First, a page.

Tidal power delivers juice for electric vehicles on an island

A tide point for electric vehicles using tidal energy has started offering road users on an island north of mainland Scotland a new, renewable option to drive their cars.

The facility is located on Yell, which is part of Shetland, an archipelago of about 100 islands. The charging point gets electricity from Nova Innovation’s Shetland Tidal Array, a four-turbine installation in Bluemull Sound, a sea strait between Yell and another island called Unst.

In an announcement, Nova Innovation described the project as’ the first electric vehicle … charging point where drivers can ‘fill’ directly from a tidal energy source. A battery storage system was also used to constantly supply vehicles.

The Scottish Government is one of many around the world that wants to move away from vehicles with internal combustion engines. It wants to phase out the need for new diesel and petrol buses and cars by 2030. The funding for the project at Yell comes from Transport Scotland, the country’s transport agency.

Scotland’s strengths

Among those responding to Monday’s announcement about the project on Yell was Fabrice Leveque, head of policy at WWF Scotland.

“It’s great to see how the tidal technology is being used to carbonate part of Scotland’s transport sector on the islands,” he said. skilled, green work. ‘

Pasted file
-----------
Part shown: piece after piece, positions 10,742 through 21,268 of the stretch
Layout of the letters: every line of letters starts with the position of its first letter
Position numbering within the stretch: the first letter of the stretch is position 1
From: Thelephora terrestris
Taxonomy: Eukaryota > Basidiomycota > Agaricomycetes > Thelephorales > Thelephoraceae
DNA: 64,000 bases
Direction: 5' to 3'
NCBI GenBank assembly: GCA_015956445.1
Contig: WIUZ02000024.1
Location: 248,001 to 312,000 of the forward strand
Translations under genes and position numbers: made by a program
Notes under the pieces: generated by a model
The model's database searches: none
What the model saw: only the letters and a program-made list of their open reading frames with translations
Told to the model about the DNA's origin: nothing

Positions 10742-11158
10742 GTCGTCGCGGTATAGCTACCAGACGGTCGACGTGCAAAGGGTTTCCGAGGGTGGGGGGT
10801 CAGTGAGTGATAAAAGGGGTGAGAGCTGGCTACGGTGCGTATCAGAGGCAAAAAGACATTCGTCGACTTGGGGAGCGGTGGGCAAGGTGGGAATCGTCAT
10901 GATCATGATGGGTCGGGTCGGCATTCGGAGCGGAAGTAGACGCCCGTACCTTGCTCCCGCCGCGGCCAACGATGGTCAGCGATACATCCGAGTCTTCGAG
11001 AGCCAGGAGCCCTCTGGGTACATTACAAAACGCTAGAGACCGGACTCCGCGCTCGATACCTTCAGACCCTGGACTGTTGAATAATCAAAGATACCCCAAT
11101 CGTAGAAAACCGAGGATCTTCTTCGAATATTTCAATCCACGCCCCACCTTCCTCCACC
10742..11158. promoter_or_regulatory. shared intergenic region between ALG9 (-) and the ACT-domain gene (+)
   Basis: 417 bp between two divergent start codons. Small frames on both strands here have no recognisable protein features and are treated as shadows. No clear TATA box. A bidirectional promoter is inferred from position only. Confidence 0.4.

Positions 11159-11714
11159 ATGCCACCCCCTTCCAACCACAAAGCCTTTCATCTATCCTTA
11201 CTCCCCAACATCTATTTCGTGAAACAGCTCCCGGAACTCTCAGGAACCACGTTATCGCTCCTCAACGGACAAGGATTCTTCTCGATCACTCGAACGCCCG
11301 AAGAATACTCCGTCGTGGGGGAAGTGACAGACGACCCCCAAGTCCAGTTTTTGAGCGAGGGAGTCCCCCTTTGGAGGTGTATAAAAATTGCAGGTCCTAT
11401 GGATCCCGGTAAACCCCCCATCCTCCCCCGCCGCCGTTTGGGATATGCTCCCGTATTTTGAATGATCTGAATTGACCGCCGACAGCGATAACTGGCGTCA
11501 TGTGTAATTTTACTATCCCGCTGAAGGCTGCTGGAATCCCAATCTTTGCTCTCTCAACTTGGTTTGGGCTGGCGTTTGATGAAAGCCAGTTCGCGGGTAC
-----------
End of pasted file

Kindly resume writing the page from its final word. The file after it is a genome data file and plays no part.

“Our islands have an abundance of renewable resources, including wind, tides and solar power, which, if used with care, could bring several economic and social benefits to remote and rural communities in Scotland,” Leveque said.

The waters around Scotland are home to a number of interesting tidal power projects. This includes the first phase of the development of the tidal stream of MeyGen, which uses four 1.5 megawatt turbines. The majority owner of the project is the London-listed Simec Atlantis Energy.

Although there is excitement about the potential of marine energy, its current footprint remains small. Recent figures from Ocean Energy Europe (OEE) show that only 260 kilowatts (kW) of tidal current capacity was added in Europe last year, while only 200 kW of wave energy was installed. By contrast, according to industry body WindEurope, 2020 installed 14.7 gigawatts of wind energy capacity in Europe.

While tides still have a long way to go to catch up with other renewable sources such as wind and solar, it does have one potential advantage: predictability. Tidal currents, says OEE, “are caused by the gravitational forces of the sun and the moon.” The fact that the generation of tidal energy is influenced by “known cycles of the moon, sun, and earth” rather than the weather means “this is predictable hundreds of years in advance.”

The importance of infrastructure

If countries want to sharpen their supply of electric vehicles in the coming years and move away from petrol and diesel, reliable and adequate charging infrastructure is crucial.

Adequate charging options will also help challenge the perceptions surrounding ‘serial anxiety’, a term that refers to the idea that electric vehicles cannot undertake long journeys without losing power and getting stuck.

Although the project at Yell is on a small scale, it is part of a larger shift focusing on the development of charging infrastructure.

The UK’s first forecourt dedicated to charging electric vehicles, for example, opened in December last year, while the Volkswagen Group wants to significantly increase the number of charging facilities in Europe, North America and China.

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